Roxana, a Romanian student on an Erasmus exchange programme, “learned to look beyond stereotypes”

This content comes from our newly released interactive youth version of the 2019 GEM Report.

The EU’s higher education strategy includes a target for at least 20% of graduates to experience part of their study or training abroad. Erasmus is the largest and most prominent student mobility programme in the world. Participants study up to 12 months in another European country, which home institutions recognize towards students’ degrees. Evaluations of the programme suggest a positive effect on employment, career opportunities and personality traits, as well as a substantial influence on participants’ social lives.

romanian erasmus student.PNG

Roxana, a student from Romania, studied for a year in Portugal through the Erasmus programme. “One of the biggest challenges was to get out of my comfort zone. One of the things that I learnt is tolerance and how to better understand the past, the future and the behaviour of a nation,” said Roxana. “I learned to look beyond stereotypes. I understood that it is not always about the nationality, but also about the personality. Living in an international community improved my analytical skills, by always trying to understand the reason, before judging. Also, this helped me develop my willing to take risks in my professional and personal life”.

Erasmus’ success has inspired recent attempts to adapt European experiences and practices in South‑eastern Asia. In 2015, the Association of Southeast Asian Nations (ASEAN) and the European Union launched the EU Support to Higher Education in the3romanian erasmus student 2ASEAN Region (SHARE) project to harmonize regional tertiary education systems and build an intra-ASEAN student mobility programme funding 400 scholarships across 32 public and private universities. Despite progress in establishing qualification, mutual recognition, quality assurance and credit transfer frameworks, a regional higher education area is still at a very early stage of implementation. Only 7% of total ASEAN outbound student mobility is within the region.

romanian erasmus student 2Recommendation: Many important structures are in place in the European Higher Education Area to facilitate mobility, including diploma supplements, the European Qualification Framework, quality-assurance registries and networks, the European Credit Transfer System and similar academic calendars. Replicating them in other parts of the world requires strong political will and commitment to overcome obstacles.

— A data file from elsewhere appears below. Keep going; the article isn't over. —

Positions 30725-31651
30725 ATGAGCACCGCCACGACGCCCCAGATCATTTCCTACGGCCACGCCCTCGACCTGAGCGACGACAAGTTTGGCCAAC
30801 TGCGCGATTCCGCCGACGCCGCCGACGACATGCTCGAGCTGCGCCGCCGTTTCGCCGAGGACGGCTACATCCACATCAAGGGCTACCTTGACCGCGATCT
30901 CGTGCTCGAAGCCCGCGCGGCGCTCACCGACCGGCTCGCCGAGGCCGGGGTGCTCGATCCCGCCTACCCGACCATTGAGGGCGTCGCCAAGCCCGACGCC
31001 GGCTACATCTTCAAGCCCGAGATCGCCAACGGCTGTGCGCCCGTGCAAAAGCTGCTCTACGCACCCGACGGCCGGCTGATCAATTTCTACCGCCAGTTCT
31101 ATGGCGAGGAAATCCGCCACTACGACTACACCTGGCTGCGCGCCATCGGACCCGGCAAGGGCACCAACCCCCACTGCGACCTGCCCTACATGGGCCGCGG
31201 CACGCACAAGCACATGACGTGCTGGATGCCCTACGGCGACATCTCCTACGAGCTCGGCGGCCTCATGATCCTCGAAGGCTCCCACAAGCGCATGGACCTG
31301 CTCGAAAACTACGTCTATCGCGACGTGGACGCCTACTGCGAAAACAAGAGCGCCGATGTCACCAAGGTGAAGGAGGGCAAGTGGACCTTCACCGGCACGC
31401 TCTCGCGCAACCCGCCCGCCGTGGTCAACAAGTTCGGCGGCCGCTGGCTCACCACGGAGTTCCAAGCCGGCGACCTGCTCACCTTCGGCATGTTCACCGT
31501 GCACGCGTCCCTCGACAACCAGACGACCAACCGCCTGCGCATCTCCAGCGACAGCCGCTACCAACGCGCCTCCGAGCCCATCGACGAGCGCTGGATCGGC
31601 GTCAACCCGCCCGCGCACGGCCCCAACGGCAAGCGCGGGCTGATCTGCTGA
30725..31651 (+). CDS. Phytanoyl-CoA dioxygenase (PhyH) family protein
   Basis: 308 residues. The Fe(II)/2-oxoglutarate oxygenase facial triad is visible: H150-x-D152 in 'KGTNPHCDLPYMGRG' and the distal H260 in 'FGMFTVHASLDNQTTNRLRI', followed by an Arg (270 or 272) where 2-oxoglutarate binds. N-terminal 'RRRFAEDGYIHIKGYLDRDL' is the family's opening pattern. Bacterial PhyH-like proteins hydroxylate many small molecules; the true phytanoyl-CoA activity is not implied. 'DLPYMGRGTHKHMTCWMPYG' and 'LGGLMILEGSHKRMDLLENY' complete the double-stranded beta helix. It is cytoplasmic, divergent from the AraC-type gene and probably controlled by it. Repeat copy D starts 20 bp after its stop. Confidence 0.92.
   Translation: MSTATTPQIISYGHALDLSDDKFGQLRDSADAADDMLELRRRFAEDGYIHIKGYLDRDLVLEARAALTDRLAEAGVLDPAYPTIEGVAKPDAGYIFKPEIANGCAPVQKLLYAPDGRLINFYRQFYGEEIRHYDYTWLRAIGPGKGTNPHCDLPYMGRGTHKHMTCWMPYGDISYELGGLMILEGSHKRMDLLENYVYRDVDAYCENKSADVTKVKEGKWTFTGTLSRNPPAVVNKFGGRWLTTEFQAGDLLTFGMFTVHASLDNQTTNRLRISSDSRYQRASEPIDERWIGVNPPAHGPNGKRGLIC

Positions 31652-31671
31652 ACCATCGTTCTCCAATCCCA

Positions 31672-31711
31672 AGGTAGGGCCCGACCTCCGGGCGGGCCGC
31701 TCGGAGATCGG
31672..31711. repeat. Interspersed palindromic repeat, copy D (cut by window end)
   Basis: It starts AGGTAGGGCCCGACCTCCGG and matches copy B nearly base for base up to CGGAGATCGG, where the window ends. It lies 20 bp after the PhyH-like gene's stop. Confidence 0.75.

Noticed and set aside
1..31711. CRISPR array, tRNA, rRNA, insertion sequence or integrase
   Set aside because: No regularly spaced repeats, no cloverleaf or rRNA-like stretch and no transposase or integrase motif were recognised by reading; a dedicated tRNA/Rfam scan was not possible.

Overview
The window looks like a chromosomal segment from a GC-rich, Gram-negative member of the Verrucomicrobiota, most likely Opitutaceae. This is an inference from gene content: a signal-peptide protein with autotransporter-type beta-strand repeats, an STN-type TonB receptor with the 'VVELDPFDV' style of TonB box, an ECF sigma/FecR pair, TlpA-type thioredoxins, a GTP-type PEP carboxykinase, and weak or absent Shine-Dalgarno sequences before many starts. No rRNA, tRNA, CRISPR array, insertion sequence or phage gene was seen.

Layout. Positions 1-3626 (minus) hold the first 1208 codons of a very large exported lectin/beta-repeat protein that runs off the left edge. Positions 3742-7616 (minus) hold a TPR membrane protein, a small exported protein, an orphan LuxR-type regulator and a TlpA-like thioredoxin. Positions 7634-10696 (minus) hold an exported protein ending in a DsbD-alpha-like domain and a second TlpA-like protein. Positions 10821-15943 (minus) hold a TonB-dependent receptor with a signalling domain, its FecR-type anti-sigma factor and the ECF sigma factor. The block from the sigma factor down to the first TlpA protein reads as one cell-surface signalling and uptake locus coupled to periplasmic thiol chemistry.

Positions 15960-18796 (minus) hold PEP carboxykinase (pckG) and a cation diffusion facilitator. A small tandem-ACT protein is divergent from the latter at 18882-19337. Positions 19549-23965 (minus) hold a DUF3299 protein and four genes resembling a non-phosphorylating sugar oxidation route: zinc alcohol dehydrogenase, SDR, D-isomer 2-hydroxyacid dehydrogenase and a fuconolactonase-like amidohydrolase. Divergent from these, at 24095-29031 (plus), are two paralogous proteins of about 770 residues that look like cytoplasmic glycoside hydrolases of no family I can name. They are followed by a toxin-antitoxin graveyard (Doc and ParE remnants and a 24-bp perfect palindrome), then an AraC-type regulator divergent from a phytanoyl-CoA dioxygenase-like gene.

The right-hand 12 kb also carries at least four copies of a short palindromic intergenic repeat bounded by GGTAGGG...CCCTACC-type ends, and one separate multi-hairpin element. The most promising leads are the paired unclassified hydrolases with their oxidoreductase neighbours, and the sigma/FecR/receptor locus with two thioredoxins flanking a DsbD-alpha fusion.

Please download and share the youth report

interactive youth report coverYouth can use it to inform their campaigns and advocacy, while the stories can teach about the education status and challenges of your peers around the globe.

Teachers can use it as a classroom aid/pedagogical tool to discuss key issues on migration and displacement around the world, taking each story in turn, discussing the context, the implications, and the solutions.

Actions you can take to support the Youth report recommendations include:

  1. Tweet the stories and recommendations in the Report using the hashtag #EducationOnTheMove
  2. Find more stories and associated calls for change on the campaign homepage
  3. Share your own story of what it’s like accessing education when on the move via the campaign homepage and help us raise awareness of the issues needing attention
  4. Work up an advocacy campaign around one of the recommendations, sharing the key facts, stats and calls for change with youth networks, the media and at events.
This entry was posted in higher education, immigrant, immigration, migrant, migration, scholarships, tertiary education, Uncategorized and tagged , , , , , , . Bookmark the permalink.

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